It was early spring of 1985, nearing the end of my first ski season as a Christian. As a member of Woodstock Singles Ski Club, I cherished getting away on our semi-monthly bus trips to Mammoth Mountain.
I was passionate about skiing and had become even more passionate about my new relationship with Jesus. One of the gifts I received not long after accepting Christ as my Savior and Lord was the ability to compose Christian poetry. Most of the poems were fairly short, but this time God gave me a fairly long poem about skiing that flowed like honey from my pen.
That next ski season, I was blessed with the opportunity to read the poem in front of 500 skiers at a “Learn to Ski and Race Camp” banquet at Mammoth Mountain. The poem was entitled “Upon Golden Skis.”
It’s the second longest poem I’ve written and it’s time to share it with a larger audience 35 years later. Due to its length, I must split it into two columns:
‘Upon Golden Skis’
It was a wistful kind of day as I recall,
The start of winter or the end of fall.
I am not certain, for it matters not the date,
For no one believes this tale of my fate.
Skiing the High Sierra was a passion of mine,
From dawn to sunset cutting trails through pine.
But this fateful morn what I sighted through the trees
Was a graceful, dashing, bearded lad — upon golden skis.
His attire was quite unique, white from head to toe,
No facial gear to protect him from the snow.
His technique — immaculate, skiing on a cloud
To ski alongside would truly make me proud.
Few dared trek my exhilarating path at all,
But this gent led the way, answering my call.
His movements beckoned with resounding certainty,
Challenging the heart of my ability.
Years and years of powder, searching from slope to slope.
This fellow was my match. There still was hope.
Halting for a moment and catching up at last,
Commenting, “Where’d ya’ learn to ski so fast?”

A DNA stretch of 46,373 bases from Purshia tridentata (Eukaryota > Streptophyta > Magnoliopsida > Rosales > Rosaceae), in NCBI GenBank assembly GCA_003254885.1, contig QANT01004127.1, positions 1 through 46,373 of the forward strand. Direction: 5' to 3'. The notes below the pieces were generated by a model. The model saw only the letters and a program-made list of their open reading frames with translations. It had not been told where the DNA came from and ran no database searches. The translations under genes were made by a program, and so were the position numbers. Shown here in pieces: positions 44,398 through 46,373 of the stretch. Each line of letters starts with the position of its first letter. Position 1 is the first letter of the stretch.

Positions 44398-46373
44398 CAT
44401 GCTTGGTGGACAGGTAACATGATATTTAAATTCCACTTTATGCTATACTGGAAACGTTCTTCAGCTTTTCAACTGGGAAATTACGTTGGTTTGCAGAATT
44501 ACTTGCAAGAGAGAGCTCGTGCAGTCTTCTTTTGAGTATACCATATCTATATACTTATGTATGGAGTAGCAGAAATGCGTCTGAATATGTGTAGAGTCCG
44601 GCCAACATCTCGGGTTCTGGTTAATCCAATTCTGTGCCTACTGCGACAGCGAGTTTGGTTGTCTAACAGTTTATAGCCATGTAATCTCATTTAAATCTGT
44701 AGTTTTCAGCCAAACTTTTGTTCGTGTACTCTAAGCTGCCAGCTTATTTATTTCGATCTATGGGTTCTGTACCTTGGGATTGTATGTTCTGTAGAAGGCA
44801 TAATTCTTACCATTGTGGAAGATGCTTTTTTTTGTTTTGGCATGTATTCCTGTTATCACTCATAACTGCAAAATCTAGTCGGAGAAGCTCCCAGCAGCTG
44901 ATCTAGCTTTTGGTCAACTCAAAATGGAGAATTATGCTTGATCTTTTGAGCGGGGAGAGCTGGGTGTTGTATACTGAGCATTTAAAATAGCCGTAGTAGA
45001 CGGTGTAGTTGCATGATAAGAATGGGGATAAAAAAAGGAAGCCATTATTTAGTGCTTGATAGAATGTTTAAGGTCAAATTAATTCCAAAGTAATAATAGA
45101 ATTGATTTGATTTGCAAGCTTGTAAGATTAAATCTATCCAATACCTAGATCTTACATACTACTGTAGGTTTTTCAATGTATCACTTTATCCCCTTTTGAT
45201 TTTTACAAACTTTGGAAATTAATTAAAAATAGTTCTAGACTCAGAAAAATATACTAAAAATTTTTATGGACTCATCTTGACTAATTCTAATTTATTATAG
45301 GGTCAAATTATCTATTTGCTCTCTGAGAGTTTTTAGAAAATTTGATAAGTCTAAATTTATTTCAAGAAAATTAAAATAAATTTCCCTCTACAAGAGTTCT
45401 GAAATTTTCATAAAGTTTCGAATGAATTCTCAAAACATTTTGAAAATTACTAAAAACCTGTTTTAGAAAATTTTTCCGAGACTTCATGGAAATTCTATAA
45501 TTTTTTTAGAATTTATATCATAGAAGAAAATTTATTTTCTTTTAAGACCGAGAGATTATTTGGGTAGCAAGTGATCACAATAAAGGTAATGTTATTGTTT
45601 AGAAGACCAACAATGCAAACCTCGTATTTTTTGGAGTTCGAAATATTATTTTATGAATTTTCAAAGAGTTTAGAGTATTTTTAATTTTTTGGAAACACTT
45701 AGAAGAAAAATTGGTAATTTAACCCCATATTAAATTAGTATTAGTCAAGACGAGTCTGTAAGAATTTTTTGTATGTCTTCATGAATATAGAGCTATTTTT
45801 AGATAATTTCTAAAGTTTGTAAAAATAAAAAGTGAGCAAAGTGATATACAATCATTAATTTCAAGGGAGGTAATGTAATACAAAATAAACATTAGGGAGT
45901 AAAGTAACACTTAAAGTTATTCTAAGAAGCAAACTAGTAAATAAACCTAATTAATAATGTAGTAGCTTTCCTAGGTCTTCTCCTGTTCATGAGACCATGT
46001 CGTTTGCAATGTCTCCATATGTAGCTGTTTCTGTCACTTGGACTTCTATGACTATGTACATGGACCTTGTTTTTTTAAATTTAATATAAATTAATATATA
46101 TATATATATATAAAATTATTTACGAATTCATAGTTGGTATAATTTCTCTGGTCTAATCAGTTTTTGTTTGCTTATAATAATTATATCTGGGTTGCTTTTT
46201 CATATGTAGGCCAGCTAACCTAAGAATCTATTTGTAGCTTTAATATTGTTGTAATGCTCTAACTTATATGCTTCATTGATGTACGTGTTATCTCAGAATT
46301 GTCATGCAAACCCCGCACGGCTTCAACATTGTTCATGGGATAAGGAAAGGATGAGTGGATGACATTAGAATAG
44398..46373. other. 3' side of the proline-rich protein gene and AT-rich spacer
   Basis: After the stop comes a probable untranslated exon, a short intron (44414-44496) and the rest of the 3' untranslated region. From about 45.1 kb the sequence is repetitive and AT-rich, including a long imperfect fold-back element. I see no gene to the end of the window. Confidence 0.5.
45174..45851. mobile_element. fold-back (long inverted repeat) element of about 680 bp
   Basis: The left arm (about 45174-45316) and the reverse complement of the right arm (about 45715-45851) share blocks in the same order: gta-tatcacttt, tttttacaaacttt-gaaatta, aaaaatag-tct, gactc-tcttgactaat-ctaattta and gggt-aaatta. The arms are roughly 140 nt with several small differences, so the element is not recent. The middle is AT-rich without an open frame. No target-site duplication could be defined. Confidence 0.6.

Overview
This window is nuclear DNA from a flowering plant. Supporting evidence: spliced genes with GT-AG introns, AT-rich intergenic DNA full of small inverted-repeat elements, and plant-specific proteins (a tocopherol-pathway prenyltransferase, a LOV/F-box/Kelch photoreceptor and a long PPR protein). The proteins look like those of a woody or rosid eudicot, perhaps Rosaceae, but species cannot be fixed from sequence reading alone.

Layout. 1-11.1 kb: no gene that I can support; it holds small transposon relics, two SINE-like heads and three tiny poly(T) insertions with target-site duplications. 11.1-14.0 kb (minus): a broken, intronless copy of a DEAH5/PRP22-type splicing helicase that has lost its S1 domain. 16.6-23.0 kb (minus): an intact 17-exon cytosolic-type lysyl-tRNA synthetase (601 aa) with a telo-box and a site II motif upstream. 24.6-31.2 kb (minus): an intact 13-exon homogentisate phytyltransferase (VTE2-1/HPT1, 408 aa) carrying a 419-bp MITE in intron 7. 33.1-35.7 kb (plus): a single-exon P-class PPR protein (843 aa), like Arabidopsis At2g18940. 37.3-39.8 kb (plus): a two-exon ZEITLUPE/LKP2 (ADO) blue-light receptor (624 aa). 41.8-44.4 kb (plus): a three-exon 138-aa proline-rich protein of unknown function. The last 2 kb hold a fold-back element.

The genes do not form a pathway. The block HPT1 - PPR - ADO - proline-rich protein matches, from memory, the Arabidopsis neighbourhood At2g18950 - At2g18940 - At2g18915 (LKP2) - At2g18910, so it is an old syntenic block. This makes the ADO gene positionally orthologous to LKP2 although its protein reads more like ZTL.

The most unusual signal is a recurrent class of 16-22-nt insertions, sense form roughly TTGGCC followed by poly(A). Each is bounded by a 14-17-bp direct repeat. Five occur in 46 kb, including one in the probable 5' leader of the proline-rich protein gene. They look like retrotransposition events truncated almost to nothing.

“My father taught me all I know.” was his reply.
Looking at me with a questioning eye.
“Do you dare stay with me?” rolled from his mouth.
Then quickly he shot off darting straight South.
I’m afraid we must stop with the 24th verse. Sixteen verses remain and you’ll just have to tune in next week for the somewhat dramatic conclusion of the poem.
I will tell you this: God is good and He reached out to me during a dismal time in my personal life in 1984. On the surface all looked fine. I had made the transition out of corporate life and stepped into an insurance career to my 40th birthday a year earlier. Inside, I was struggling and questioned just where I was headed.
Fortunately, I found hope and purpose in Christ. We’ll continue the poem and my story in my next column.
Passages to Ponder
— Jim Langley has been writing for more than 30 years while working as a life and health insurance agent in Santa Barbara. In recent years, his passion has turned to writing about his personal relationship with God, and his goal is to encourage others to draw near to Him as well. As a longtime member of CBMC of Santa Barbara (Christian Business Men’s Connection), he started writing Fourth Quarter Strategies columns in 2014, and he now reaches an international audience through the CBMC International devotional Monday Manna. He can be contacted at email@example.com for more information. Click here for previous columns. The opinions expressed are his own.